The discussion of Mr. Holding’s comments on Romans 9 has once again raised the issue of the importance of exegesis in theology and apologetics. For those whose faith is determined by externals (various forms of tradition, ecclesiastical, historical, philosophical, etc.), the text of Scripture is more a field of prooftexts that are malleable in nature: they can be formed to “fit” into the mold provided by one’s highest authority (tradition in all its forms). Faithful and obedient exegesis is not overly important in that context, for the actual meaning of the text as it was written is not the source of one’s faith or belief. But for those who believe the Word to be God-breathed, exegesis is, in fact, the means by which one honors God by allowing Him to speak with clarity. Anything less than the most disciplined approach to the text will inevitably confuse the voice of men with the voice of God.
As I interact with faithful fellow believers, I am often troubled by the fact that for many the most important thing in evaluating someone’s explanation of a text of Scripture is not what they actually say, or how they come to the conclusions they do, but instead, who is speaking! That is, we have all seen the most horrific interpretations given a free pass on “Christian television” because “he’s a good believer, and he’s so passionate, and such a wonderful preacher” etc. and etc. As long as a person is at least marginally orthodox they are given free reign to interpret the Bible in any fashion they wish. Likewise, they may give clear evidence of allowing traditions to result in eisegetical violations of the text based upon their traditions, but rarely are they held accountable for their inconsistencies on that point. “Don’t we all have a right to interpret the Bible for ourselves?” is the cry. But let’s make sure we are clear here: sola scriptura and the responsibility of each believer before God does not mean we have a right to pillage the text through our inconsistent, ill-informed, ill-disciplined interpretations.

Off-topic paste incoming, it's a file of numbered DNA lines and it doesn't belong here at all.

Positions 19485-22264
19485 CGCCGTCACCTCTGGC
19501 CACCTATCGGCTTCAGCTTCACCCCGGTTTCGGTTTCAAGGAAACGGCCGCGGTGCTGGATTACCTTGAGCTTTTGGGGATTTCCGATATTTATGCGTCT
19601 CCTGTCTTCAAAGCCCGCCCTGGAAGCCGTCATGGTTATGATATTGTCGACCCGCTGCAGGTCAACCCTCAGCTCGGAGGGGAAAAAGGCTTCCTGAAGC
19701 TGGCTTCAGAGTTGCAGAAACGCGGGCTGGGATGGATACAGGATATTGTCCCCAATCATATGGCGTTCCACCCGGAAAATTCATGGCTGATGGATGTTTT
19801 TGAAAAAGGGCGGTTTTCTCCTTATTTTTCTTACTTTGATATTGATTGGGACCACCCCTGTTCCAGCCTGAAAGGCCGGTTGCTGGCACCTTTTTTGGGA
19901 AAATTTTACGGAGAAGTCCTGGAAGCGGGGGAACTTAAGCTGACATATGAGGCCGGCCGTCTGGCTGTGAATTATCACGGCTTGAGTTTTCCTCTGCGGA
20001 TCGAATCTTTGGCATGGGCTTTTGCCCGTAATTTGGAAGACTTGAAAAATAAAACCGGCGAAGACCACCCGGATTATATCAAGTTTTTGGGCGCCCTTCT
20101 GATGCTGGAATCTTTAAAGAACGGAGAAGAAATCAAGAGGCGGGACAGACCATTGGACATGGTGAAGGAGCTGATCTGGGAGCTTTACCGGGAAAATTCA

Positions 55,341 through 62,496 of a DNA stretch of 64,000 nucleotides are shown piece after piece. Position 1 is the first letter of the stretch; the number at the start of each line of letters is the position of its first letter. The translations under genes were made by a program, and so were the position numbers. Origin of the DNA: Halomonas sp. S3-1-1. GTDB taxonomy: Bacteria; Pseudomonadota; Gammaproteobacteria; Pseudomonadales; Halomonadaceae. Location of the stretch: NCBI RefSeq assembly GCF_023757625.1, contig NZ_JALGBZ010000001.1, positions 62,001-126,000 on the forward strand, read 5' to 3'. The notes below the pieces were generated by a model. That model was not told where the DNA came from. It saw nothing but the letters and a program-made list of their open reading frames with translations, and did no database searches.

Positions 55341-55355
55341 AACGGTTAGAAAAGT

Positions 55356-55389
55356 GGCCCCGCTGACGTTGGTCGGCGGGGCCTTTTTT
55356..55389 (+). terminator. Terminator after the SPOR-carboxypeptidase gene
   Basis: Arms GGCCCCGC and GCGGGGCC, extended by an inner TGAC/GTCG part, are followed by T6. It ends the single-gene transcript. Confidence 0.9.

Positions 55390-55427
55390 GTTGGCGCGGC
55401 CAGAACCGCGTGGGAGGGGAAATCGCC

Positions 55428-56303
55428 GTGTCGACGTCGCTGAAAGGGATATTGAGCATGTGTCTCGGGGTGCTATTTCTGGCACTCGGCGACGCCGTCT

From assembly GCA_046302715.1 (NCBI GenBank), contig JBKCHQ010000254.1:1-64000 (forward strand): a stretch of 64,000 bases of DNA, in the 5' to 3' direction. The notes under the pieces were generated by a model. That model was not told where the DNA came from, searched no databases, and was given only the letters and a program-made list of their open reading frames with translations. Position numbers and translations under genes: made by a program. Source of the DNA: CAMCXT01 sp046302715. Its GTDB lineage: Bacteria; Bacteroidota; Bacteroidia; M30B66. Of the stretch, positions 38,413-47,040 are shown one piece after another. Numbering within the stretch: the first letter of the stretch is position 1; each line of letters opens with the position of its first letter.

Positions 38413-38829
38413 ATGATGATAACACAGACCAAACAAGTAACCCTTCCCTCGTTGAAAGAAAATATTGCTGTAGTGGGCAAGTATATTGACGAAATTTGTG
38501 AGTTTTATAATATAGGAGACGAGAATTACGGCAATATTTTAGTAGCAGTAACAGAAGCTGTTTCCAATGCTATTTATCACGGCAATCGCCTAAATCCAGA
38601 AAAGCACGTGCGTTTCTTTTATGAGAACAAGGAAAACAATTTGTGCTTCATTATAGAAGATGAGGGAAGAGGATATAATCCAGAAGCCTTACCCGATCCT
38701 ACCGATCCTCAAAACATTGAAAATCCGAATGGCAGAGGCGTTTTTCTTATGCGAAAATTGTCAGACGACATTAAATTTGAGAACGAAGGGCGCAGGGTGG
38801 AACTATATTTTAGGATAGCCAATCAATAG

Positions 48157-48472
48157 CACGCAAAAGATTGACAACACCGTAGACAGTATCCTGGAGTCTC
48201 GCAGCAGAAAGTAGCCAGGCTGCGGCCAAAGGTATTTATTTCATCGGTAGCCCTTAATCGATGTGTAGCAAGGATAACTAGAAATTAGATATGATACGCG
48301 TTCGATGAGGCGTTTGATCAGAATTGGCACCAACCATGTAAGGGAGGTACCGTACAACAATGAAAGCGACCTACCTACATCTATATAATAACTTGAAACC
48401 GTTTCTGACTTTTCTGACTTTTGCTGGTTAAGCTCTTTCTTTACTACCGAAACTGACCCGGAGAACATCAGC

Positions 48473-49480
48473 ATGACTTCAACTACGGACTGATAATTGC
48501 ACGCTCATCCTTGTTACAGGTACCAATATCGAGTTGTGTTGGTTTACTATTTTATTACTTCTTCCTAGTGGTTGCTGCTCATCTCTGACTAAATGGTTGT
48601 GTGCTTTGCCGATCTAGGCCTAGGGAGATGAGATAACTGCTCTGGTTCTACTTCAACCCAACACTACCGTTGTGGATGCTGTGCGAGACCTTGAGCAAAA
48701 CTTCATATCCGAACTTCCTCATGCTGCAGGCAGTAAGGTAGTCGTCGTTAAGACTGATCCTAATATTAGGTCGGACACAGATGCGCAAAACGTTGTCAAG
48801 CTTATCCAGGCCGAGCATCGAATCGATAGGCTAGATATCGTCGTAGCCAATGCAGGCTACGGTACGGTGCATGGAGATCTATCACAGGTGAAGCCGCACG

Mr. Holding’s writings present to us an example of how the confident misuse of materials can produce an aura of believability that leads to acceptance on the part of many. What should be the first thought of the discerning believer upon encountering claims that “not” doesn’t really mean “not” (and everyone who thinks “not” really does mean “not” has to prove that “not” means “not”!) or that one should actually translate “mercy” as “pay one’s debt of personal obligation to”? There is a little guide you might find handy: those who think they’ve come up with something “new” that no one has ever seen before…probably haven’t. Likewise, when someone suggests a rendering in a text that goes against every Bible translation produced by a team or committee of scholars, there is an overwhelming probability that they have a traditional axe to grind, or, in this case, to attempt to bury in the text itself.
Given that the meanings of !n:x’ and ~x;r; and evlea,w and oivkti,rw are not difficult to determine, and given that the text has been transmitted to us without interruption (i.e., no major textual variants), and its place in the argument of Romans is easily determined, I would like to invest a little time in documenting the truth about these words, and the exegesis of Romans 9:15ff I have presented in published works. But as noted before, I refuse to be rushed by impatient readers. I need to finish the Matthew 23 series and make some headway in the Saifullah/Azmy response as well.